The more personalised nature of Writing the Ancestral River has liberated Cock from too rigid a structure, or too academic a style. So she can meander between historical narrative, family reminiscence, and excursions into Xhosa sacred rituals at the Kowie catchment’s deep hidden pools, or the fate of the endemic Eastern Cape Rocky fish. The detail is impressive, yet it is eminently readable, heartfelt, rich, enlivened by quotations on rivers from poets and writers around the world, scientifically informed yet infused by a note of elegiac lament for all that has been lost and damaged, both natural and human. At the same time, it is feisty and unflinching. She begins her excellent concluding chapter:
Rivers epitomise the connection between social and environmental justice. Recording the story of the Kowie River involves acknowledging the legacy and continuation of deep injustice: the violent conquest of the indigenous population whose descendants continue to live in poverty and deprivation, on the one hand, and the silting and pollution of a river and the destruction of a wetland, on the other.
No ‘biography’ can be complete, and Cock has validly chosen to focus on certain nodes in the history and nature of a complex catchment area. A still fuller study might have said more about the ancient Bushman presence, or the stories associated with the Blaauwkrantz tributary. She does quote ecologist Jim Cambray to the effect that pineapple farming has done more damage to the river than even the estuary modifications, but gives no further details or tales relating to Albany’s primary crop, nor to the centres it spawned, particularly Bathurst. And given her evident passion and feeling for wildlife, it’s a pity we don’t hear her views on the transference of much of the catchment recently to wildlife tourism or hunting reserves, especially the impact of ‘extra-limitals’ like giraffe and impala which I can see from my own ridgetop porch. But as I say, you can’t do it all.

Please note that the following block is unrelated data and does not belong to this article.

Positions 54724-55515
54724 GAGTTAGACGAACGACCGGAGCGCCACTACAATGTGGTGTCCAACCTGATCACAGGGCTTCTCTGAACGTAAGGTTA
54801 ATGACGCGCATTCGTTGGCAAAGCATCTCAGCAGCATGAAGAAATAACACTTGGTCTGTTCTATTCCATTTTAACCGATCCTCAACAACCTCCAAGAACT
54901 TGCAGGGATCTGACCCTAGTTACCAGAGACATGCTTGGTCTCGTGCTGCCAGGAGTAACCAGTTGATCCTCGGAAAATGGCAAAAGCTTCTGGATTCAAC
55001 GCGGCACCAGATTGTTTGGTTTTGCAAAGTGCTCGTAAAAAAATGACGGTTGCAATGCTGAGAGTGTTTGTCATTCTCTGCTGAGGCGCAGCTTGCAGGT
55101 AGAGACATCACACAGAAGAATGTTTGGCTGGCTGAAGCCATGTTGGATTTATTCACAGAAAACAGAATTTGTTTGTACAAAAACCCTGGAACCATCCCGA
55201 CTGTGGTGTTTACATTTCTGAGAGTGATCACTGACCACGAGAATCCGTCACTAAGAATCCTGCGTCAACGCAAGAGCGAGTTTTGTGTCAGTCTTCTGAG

I do particularly regret the lack of a detailed map or two, so that one could follow some of her winding paths more closely – the omission is doubly odd, given that the edge of such a map appears in the top half of the book’s cover.
These quibbles aside, I recommend this book firstly to anyone interested in the history and ecology of this micro-region, secondly to anyone interested more generally in river health and how this can be viewed through the combined lenses of human social justice and ecological biodiversity. Cock demonstrates just how inseparable these dimensions are: it is simply not possible to pursue capitalistic enterprise and ‘development’ without incurring severe environmental costs, and we ignore these at our own peril. Already up to 60% of our rivers – in line with most parts of the world – are all but fatally compromised by our toxic exudations: mine tailings, pesticide runoff, untreated sewage, silting-up dams, hormonal residues and plastics. We need such biographies of all our rivers, large and small, and we need the ignoramuses in positions of influence to read them, and act decisively in the interests of health instead of profit, sectarian allegiances and self-interest.
|Dawn over the Kowie sources (c) Dan Wylie|